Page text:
Static electricity and DC

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Forum topic by BJODay posted 09-25-2013 06:01 PM 1394 views 0 times favorited 15 replies Add to Favorites Watch
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527 posts in 2176 days

09-25-2013 06:01 PM

Topic tags/keywords: static dust collection

I was using my planer for the first big project. I have it connected to my DC via 4” plastic hose. I noticed the hair on my arms standing up anytime I got near the DC hose. Is this common? I know static is generated with any type of movement.

Later I took a length of wire and ran it from the hose clamp on the DC hose to my cold water pipe. This seemed to lessen the static but I also wasn’t planing the same volume as when I first noticed the static.


15 replies so far

View brtech's profile


1053 posts in 3156 days

#1 posted 09-25-2013 06:07 PM

It’s a known issue. The airflow in the plastic hose builds up a static charge.

There have been persistent rumors that this is an actual safety problem, with a possibility of an explosion in the DC. This has been debunked – there is no safety risk.

It still could give you a zap.

There aren’t a lot of good grounding ideas. A wire inside the hose won’t work. Some folks have wrapped a spiral wire around the outside and reported that it helped, but I’m dubious.

View Charlie's profile


1100 posts in 2520 days

#2 posted 09-25-2013 06:11 PM

There’s a spiral wire IN the plastic hose! :)

View jonah's profile


1966 posts in 3532 days

#3 posted 09-25-2013 06:18 PM

It’s not going to explode. It may or may not shock you a little. Ground it if there is an easy way to do that, otherwise just live with it.

View brtech's profile


1053 posts in 3156 days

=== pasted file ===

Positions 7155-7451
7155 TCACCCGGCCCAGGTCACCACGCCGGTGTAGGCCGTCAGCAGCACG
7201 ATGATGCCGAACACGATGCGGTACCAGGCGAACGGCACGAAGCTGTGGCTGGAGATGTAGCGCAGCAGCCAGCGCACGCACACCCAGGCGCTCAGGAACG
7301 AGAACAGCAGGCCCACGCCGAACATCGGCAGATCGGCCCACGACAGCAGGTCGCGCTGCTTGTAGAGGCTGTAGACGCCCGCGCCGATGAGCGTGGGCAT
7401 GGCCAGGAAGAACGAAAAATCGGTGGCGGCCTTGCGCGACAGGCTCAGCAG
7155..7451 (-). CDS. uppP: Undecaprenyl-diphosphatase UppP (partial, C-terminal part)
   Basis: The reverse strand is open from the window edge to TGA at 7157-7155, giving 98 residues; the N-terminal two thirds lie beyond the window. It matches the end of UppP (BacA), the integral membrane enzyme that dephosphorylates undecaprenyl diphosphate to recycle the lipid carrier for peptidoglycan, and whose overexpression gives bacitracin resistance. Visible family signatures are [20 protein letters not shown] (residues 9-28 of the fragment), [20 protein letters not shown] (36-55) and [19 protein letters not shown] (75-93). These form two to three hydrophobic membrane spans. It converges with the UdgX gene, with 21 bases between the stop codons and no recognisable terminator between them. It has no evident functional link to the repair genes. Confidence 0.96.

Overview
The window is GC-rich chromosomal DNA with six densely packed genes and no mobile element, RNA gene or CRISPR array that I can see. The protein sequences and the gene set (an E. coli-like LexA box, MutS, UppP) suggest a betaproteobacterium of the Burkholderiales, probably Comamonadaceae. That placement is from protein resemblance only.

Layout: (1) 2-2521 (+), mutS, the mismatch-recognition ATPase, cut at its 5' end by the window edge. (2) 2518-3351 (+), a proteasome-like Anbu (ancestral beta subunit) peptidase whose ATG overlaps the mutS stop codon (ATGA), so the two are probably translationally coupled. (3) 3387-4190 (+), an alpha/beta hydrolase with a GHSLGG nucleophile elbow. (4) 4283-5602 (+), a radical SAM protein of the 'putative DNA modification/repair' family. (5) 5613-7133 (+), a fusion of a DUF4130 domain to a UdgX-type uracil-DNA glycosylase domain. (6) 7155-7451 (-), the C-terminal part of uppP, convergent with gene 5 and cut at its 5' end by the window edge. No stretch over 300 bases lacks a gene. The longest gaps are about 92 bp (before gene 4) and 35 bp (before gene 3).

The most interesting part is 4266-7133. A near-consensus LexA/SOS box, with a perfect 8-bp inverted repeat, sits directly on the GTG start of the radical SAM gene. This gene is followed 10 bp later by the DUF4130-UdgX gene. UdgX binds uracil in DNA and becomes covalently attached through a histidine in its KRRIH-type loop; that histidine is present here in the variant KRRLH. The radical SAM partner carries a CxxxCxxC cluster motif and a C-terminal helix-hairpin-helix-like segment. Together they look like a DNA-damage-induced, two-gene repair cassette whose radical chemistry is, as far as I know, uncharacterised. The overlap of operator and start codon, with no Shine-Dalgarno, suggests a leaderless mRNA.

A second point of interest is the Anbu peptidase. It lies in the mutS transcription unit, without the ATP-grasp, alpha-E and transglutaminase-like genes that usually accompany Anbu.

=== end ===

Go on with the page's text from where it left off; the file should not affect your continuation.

#4 posted 09-25-2013 06:20 PM

It’s usually embedded in channels, right, not actually exposed. You can try grounding it, but I suspect you won’t get much benefit.

View crank49's profile


4032 posts in 3204 days

#5 posted 09-25-2013 06:46 PM

I have responded to similar posts to this before. In fact, on several occasions.

I used to work at a foundry. We had millions of dollars worth of dust collecting equipment.
I bought and installed most of it. Designed some of it as well.

We had one dust collector blow up during my 30 year career.
It was a small 5,000 CFM collector on the wood pattern shop.

The Stanley hammer handle factory was just about a mile from our plant.
They had explosions and fires about every couple of months until they installed a CO2 automatic suppression system on their dust collection system.

Here is a link to a publication that is widely read in the dust control business.

To say this is a “rumor” and worse, one that has been “debunked”, is a pretty ignorant thing to say.
Dust explosions are not common, but they sure as hell are not rumors.

View Richforever's profile


757 posts in 3954 days

#6 posted 09-25-2013 07:10 PM

Haven’t done it, but I’ve heard that the metal dust collection tubing prevents the static if it is grounded properly.

-- Rich, Seattle, WA

View Grandpa's profile


3261 posts in 2909 days

#7 posted 09-25-2013 07:41 PM

Crank, I did read that there are industrial explosions but there had never been a residential hobby shop dust explosions. I am not sure how the machine can tell the difference but I guess it is because the home owner/hobby person uses the collector far less than an industrial plant.

I believe that bonding your machines is the correct terminology. This is done with a wire from one to the next and it is easiest when attaching to the collection pipe. Can’t ground an insulator can you?? You can get the same charge when walking under a high voltage power line. I know a guy that got shocked from this.

View BJODay's profile


527 posts in 2176 days

#8 posted 09-25-2013 07:56 PM